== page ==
27 September 2019 News

TESS sees its first rare star-shredding event

After passing too close to a supermassive black hole, the star in this artist's conception is torn apart into a thin stream of gas, which is then pulled back around the black hole and slams into itself. Image: Robin Dienel
After passing too close to a supermassive black hole, the star in this artist's conception is torn apart into a thin stream of gas, which is then pulled back around the black hole and slams into itself. Image: Robin Dienel

It would take an incredible amount of force and energy to rip a giant ball of gas apart, one that is capable of generating nuclear fusion reactions in its core, but for the first time, NASA's planet-hunting Transiting Exoplanet Survey Satellite (TESS) has watched it happen. The bringer of doom is a supermassive black hole that sits at the centre of a galaxy called 2MASX J07001137-6602251 located around 375 million light-years away and its unlucky victim is a nameless star that may have been similar in size to our Sun.

This incredible event, called a tidal disruption event, though in this case was more of a tidal destruction event, is also incredibly rare and occurs once every 10,000 to 100,000 years in a galaxy the size of our own Milky Way. Supernovae, by comparison, happen every 100 years or so.

Fortunately, scientists have been able to get an unprecedented look at the extermination process as telescopes on and off the globe, such as NASA's Neil Gehrels Swift Observatory, Swift, ESA's XMM-Newton and ground-based 1-metre telescopes in the global Las Cumbres Observatory network, quickly followed-up TESS’s initial observations to produce the most detailed look yet at the early stages of one of these star-destroying occurrences.

"TESS data let us see exactly when this destructive event, named ASASSN-19bt, started to get brighter, which we've never been able to do before," said Thomas Holoien, a Carnegie Fellow at the Carnegie Observatories in Pasadena, California and lead author of a paper recently submitted to The Astrophysical Journal. "Because we identified the tidal disruption quickly with the ground-based All-Sky Automated Survey for Supernovae (ASAS-SN), we were able to trigger multiwavelength follow-up observations in the first few days. The early data will be incredibly helpful for modeling the physics of these outbursts."

This newfound TDE, called ASASSN-19bt, is one of only a small number (around a handful) of TDEs that have been discovered before they reached peak brightness and thanks to it being in what's called TESS' 'Continuous Viewing Zone,' meaning scientists have observations of it every 30 minutes going back months, it was found just a few days after it started to brighten.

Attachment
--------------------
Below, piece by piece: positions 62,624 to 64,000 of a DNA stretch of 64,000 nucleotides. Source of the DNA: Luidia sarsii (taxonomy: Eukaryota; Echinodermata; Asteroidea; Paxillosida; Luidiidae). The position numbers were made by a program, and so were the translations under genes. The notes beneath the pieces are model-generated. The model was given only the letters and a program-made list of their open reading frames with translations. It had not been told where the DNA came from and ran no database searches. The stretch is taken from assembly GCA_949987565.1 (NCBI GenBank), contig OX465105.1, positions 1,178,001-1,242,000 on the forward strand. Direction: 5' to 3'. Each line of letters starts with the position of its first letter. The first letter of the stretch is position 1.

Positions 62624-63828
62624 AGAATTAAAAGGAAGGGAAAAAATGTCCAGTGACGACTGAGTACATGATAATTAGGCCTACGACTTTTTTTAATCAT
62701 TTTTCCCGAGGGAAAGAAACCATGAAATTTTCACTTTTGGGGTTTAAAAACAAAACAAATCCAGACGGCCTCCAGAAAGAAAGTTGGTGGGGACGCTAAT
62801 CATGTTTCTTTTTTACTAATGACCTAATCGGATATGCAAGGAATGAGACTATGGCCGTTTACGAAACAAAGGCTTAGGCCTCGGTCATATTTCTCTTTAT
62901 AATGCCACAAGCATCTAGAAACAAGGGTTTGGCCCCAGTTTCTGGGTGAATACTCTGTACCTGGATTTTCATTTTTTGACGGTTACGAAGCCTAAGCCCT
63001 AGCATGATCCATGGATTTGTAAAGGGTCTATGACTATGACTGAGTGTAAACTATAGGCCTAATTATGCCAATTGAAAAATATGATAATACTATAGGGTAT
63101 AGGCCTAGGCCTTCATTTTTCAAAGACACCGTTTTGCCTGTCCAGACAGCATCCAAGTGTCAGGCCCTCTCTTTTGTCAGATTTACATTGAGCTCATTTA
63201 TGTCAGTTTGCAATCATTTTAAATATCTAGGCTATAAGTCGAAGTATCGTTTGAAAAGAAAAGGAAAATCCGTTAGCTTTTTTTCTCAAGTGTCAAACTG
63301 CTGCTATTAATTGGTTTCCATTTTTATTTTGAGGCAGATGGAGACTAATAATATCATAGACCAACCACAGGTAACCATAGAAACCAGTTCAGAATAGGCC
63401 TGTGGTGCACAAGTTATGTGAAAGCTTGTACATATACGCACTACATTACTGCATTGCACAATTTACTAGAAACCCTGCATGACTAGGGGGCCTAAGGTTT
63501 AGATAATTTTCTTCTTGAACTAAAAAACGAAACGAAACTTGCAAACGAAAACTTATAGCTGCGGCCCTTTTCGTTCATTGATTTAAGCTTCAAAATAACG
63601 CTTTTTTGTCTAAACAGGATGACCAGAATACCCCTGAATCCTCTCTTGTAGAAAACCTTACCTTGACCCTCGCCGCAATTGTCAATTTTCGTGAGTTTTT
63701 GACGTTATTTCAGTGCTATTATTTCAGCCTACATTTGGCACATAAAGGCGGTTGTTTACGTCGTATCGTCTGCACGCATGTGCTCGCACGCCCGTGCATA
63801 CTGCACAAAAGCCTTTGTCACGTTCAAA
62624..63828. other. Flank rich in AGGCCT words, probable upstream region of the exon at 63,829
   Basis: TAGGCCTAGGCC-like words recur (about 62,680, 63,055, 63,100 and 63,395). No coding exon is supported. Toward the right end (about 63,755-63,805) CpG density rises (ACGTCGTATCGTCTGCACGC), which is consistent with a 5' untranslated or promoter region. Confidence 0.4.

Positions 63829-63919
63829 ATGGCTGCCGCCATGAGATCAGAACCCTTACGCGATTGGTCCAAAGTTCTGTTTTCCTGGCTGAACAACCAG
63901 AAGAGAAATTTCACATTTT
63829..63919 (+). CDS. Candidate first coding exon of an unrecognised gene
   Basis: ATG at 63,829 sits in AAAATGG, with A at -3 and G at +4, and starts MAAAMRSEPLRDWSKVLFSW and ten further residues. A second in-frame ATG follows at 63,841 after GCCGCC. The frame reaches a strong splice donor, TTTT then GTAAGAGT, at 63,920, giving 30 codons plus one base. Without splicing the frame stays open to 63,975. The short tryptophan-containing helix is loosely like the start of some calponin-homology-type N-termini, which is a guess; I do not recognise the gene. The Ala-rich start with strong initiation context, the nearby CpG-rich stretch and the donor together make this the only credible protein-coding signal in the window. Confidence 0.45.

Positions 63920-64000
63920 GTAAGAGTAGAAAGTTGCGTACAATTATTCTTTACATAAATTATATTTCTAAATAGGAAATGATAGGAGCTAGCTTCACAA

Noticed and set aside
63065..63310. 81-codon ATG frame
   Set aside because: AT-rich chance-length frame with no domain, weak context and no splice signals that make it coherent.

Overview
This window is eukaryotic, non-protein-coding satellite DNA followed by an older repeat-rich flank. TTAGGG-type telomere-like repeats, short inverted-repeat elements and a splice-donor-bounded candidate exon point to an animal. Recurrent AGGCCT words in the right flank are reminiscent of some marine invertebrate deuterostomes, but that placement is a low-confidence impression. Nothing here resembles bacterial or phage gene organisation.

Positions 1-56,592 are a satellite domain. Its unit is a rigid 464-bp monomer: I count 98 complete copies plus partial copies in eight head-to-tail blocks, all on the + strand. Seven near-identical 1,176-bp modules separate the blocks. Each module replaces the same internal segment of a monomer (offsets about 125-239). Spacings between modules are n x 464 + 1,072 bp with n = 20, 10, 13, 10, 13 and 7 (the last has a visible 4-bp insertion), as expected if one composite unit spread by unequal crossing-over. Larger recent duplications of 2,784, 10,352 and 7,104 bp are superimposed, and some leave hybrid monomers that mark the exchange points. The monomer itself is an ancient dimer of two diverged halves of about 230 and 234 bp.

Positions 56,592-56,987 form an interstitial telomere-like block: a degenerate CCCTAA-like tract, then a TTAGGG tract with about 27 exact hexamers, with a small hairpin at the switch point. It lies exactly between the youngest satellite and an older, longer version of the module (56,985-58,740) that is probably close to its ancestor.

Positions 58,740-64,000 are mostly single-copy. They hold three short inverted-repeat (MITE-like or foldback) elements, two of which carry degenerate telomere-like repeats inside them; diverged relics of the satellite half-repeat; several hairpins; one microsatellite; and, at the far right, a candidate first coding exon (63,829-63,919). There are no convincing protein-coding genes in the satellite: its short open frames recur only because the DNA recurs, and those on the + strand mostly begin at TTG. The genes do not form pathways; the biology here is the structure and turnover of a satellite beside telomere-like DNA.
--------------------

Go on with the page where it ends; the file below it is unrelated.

The light given off during this process before it tapers off, can help reveal information about the speed and chemical composition of material from the chewed-up star, while also giving astronomers a better understanding of the physics of the black hole and the forces driving these phenomena.

"The early TESS data allow us to see light very close to the black hole, much closer than we've been able to see before," said Patrick Vallely, a co-author and National Science Foundation Graduate Research Fellow at OSU. "They also show us that ASASSN-19bt's rise in brightness was very smooth, which helps us tell that the event was a tidal disruption and not another type of outburst, like from the centre of a galaxy or a supernova."

Did the light tell the team anything else about the event? It was once thought that all TDEs would look the same but it turns out that ASASSN-19bt is unusual in several of ways.

Its host galaxy is more dust-filled and younger than has previously been observed for other TDE events and it’s temperature dropped by about 50 percent, from around 40,000 to 20,000 degrees Celsius (71,500 to 35,500 degrees Fahrenheit), over a few days. It's the first time such an early temperature decrease has been seen in a TDE before, although a few theories have predicted it.

ASASSN-19bt did live up to expectations as far as X-ray emission was concerned however. Events such as these usually produce lower X-ray emission, as ASASSN-19bt did, but higher UV light; a phenomena scientists don't fully understand why, but some think it is because the light bounces through the newly created debris and loses energy, “or maybe the disk forms further from the black hole than we originally thought and the light isn't so affected by the object's extreme gravity," said S. Bradley Cenko, Swift's principal investigator at NASA's Goddard Space Flight Center in Greenbelt, Maryland.

In total, astronomers have observed only about 40 tidal disruptions so far, now, thanks to TESS’s ability to observe ASASSN-19bt so early on, and in the continuous viewing zone where it could be watched for so long, the information gathered on this cataclysmic process will improve astronomers' ability to identify future TDEs and differentiate them from other celestial events.

"Future collaborations with observatories around the world and in orbit will help us learn even more about the different outbursts that light up the cosmos,” concluded Padi Boyd, a TESS project scientist at Goddard.

If in the meantime, if you want to see a striking visualisation of how gravity distorts our view of a black hole, warping its surroundings as if seen in a carnival mirror, NASA has produced a fantastic simulation of a turbulent disk of gas churning around a black hole showing how its extreme gravity alters the paths of light coming from different parts of the disk to produce a warped image. You can find the link to the simulation here.

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